This week, we continue our discussion on Prayer: Finding The Heart's True Home by Richard Foster. After discussing "simple prayer", Foster turns his attention to what he deems "The Prayer of the Forsaken."
The Psalmist writes, I say to God my Rock, "Why have you forgotten me? Why must I go about mourning, oppressed by the enemy?" (Psalm 42:9 NIV) Elijah and Jeremiah cried out to God at various times in their lives. Jesus himself voiced, My God, my God, why have you forsaken me? (Matthew 27:46 NIV)
If you've had a relationship with God for very long, I think you understand what Foster argues in this chapter. There are times God seems to be distant. Even a response in the negative would be welcomed. And yet at times we pray and sense we're only talking to ourselves. There are times we read God's Word and it doesn't appear to be living and active (cf. Hebrews 4:12).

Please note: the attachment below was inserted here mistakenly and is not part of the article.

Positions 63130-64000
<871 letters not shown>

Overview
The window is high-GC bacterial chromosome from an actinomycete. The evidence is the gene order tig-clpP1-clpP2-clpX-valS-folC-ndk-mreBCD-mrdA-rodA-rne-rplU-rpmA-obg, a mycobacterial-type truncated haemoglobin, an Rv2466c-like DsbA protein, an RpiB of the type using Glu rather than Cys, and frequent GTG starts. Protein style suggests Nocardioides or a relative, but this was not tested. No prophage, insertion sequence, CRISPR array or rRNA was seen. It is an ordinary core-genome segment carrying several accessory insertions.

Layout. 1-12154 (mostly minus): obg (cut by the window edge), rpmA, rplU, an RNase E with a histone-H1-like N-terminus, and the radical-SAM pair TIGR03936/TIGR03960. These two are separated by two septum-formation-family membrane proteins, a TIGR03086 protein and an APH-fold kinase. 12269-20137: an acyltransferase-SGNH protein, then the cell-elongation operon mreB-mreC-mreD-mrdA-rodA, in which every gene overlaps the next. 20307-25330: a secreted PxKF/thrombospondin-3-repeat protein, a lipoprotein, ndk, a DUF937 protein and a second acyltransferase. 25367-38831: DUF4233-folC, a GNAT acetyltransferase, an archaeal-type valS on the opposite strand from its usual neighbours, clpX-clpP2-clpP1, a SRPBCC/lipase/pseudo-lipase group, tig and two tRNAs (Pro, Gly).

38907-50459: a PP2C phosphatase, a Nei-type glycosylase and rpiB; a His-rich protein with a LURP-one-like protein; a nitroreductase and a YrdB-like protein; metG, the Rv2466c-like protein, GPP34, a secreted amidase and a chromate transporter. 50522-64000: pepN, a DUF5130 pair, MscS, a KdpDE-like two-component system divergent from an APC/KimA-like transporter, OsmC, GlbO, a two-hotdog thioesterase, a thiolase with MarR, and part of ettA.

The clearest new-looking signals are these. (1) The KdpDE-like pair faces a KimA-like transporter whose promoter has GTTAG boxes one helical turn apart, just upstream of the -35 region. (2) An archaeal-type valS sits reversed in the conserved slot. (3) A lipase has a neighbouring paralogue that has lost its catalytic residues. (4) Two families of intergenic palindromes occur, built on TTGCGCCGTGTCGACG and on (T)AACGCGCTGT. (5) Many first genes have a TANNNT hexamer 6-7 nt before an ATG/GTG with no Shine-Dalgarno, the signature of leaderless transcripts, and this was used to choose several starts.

Foster does a great job of explaining the concept of relationship. One party cannot force the other into mutual love or sacrifice. According to Foster, God gives mankind a free will for this purpose. You and I have the ability to choose or not to choose a relationship with God (or with others).
At the same time, even though we know God never leaves us nor forsakes us, we sense those feelings of absence mentioned above. Again, according to Foster, God provides those times as opportunities to grow. God cannot be contained or made to show up on a whim. He is no genie in a bottle! His belly can't be rubbed expecting three wishes in return.
The prayer of the forsaken is something we all need to understand. It's one of those things that we must prepare for before we reach those times in our lives. It must be understood God's silence does not mean His absence. And it's during those "dark times" we can grow the most.
What thoughts might you have about The Prayer of the Forsaken?
why? (the storm)
17 hours ago